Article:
Did the Cousin injury increase the pressure on one of the squad's new faces, Pierre-Emerick Aubameyang?
If I called him up for the first time it's because I felt he was ready to play for us. On the other hand, it's true that I didn't think it'd all happen so fast. In the days leading up to the match, I tried to calm him down, to tell him to give it all he had but without doubting himself. They're a good group and they welcome new players marvellously well. He was in the ideal frame of mind and rose to the challenge superbly by scoring our first goal.
Was it hard going back into the dressing room at the break when you were two goals to the good?
Oh yes! When I was walking towards the dressing room I was wondering what I could possibly say to my players. Finally I decided not to mention the score at all in my team talk. I told them that they were having a good match and that they should keep playing the same way. [I told them] to try and pretend the score was still 0-0 and that they should keep putting in the same amount of effort.
At the present time, with three away points already in the bag and three home matches still to play, will you be changing your approach?
I won't be changing anything! It would be a huge error to do so. I'm going to keep a very close eye on my players to make sure they don't get their objectives wrong. We said when the draw was made that we'd try and enjoy ourselves and aim to finish in third place and that's still our goal. Above all, I don't want to hear talk of anything else. We won't get anywhere if we lose our humility and become complacent.
In June your team will come up against Togo and then Cameroon. How will you be approaching these two big matches?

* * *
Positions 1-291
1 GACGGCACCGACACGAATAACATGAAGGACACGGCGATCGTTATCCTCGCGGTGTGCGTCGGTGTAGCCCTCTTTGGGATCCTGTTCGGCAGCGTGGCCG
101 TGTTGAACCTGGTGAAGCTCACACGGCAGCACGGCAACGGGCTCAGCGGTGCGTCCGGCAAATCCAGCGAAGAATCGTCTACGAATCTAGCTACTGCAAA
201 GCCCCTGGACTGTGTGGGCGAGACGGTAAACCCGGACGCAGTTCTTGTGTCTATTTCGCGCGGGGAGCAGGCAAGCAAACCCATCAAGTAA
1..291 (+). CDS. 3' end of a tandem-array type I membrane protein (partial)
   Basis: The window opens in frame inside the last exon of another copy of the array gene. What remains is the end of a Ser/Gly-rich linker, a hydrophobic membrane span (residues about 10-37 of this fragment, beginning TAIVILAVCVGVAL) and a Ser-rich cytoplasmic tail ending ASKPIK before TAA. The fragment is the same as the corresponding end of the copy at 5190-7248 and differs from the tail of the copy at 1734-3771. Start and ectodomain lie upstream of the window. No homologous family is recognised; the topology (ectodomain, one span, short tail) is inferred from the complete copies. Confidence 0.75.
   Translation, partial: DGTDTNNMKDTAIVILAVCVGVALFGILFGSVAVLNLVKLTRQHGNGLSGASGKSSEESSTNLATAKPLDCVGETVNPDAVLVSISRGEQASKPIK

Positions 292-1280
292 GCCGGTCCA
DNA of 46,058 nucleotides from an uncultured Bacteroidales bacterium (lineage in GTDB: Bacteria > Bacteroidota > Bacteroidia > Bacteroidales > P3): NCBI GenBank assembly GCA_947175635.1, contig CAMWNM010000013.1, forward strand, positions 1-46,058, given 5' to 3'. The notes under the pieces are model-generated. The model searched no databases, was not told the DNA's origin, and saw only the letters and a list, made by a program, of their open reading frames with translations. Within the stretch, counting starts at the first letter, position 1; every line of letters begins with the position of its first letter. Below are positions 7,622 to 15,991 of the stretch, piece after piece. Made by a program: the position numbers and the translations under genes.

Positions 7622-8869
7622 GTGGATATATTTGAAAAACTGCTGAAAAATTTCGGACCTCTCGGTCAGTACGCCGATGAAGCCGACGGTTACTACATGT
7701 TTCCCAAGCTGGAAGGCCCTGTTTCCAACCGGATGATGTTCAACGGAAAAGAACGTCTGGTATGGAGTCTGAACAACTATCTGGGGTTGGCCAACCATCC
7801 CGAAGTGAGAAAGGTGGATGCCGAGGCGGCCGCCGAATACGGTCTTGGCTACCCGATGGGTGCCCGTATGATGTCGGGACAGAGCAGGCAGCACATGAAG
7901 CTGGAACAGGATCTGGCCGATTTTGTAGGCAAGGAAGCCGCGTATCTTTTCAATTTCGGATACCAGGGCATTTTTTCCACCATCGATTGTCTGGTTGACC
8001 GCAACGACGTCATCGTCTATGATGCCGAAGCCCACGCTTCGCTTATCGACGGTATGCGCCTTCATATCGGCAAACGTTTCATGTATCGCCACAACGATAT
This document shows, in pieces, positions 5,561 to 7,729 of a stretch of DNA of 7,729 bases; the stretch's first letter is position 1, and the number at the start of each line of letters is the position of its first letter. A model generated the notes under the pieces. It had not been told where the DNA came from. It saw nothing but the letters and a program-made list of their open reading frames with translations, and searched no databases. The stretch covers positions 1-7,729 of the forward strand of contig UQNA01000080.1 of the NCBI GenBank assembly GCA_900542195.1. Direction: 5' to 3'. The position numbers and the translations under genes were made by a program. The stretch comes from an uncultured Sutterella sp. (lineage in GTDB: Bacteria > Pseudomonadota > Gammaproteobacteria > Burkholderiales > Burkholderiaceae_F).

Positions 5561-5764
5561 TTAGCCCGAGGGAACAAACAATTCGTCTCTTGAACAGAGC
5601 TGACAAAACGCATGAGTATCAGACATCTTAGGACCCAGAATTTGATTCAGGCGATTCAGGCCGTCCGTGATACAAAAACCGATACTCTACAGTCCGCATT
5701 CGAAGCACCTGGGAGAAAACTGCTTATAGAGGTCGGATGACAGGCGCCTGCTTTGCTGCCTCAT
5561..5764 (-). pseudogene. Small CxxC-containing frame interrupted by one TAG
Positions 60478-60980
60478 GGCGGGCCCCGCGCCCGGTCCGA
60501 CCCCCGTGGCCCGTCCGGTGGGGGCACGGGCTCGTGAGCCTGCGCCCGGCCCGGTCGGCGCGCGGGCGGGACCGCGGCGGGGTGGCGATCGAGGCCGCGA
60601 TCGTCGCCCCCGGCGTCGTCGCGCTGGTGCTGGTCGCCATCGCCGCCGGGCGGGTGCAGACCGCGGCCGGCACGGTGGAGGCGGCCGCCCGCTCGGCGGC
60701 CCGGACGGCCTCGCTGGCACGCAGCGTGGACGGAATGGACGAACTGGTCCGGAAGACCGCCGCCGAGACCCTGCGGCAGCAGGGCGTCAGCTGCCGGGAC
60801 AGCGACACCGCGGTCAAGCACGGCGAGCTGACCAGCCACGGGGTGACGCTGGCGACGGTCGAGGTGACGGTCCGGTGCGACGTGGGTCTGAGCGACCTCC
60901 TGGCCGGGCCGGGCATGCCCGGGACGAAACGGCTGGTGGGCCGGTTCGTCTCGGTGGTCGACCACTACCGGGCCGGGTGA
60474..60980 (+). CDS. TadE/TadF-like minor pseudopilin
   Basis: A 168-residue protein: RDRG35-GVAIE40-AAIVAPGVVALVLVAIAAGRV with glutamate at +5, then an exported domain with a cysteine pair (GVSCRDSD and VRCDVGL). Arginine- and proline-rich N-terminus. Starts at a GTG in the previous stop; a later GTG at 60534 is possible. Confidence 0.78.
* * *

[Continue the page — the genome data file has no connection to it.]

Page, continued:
We're going to do our best in these two matches, but it doesn't make sense having a two-week gap between two matches in June, because the players will only be thinking about their holidays. At the same time, playing two continental powerhouses within such a short space of time is not easy psychologically. You need to be able to go quickly from one to the other. I'm going to try and prepare everything in advance.
Do you believe that June will be a decisive month as far as the qualifying race is concerned?
Yes, but don't expect us just to go out to try and avoid defeat. June is always a pivotal month. Certain players are at the end of a season where they've played over 50 club matches, others are in contract renegotiations while others are looking for a new club. It was in June last year that I realised that I could go far with this squad. Their ability to stay focused was such that I knew my players were strong.
So, will you be expecting just as much from them this year?
I expect them to always be just as committed and ready to achieve something big. Then, if they should be beaten by a better team then that's just sport. But the vital thing is to always have the feeling that you gave everything you've got.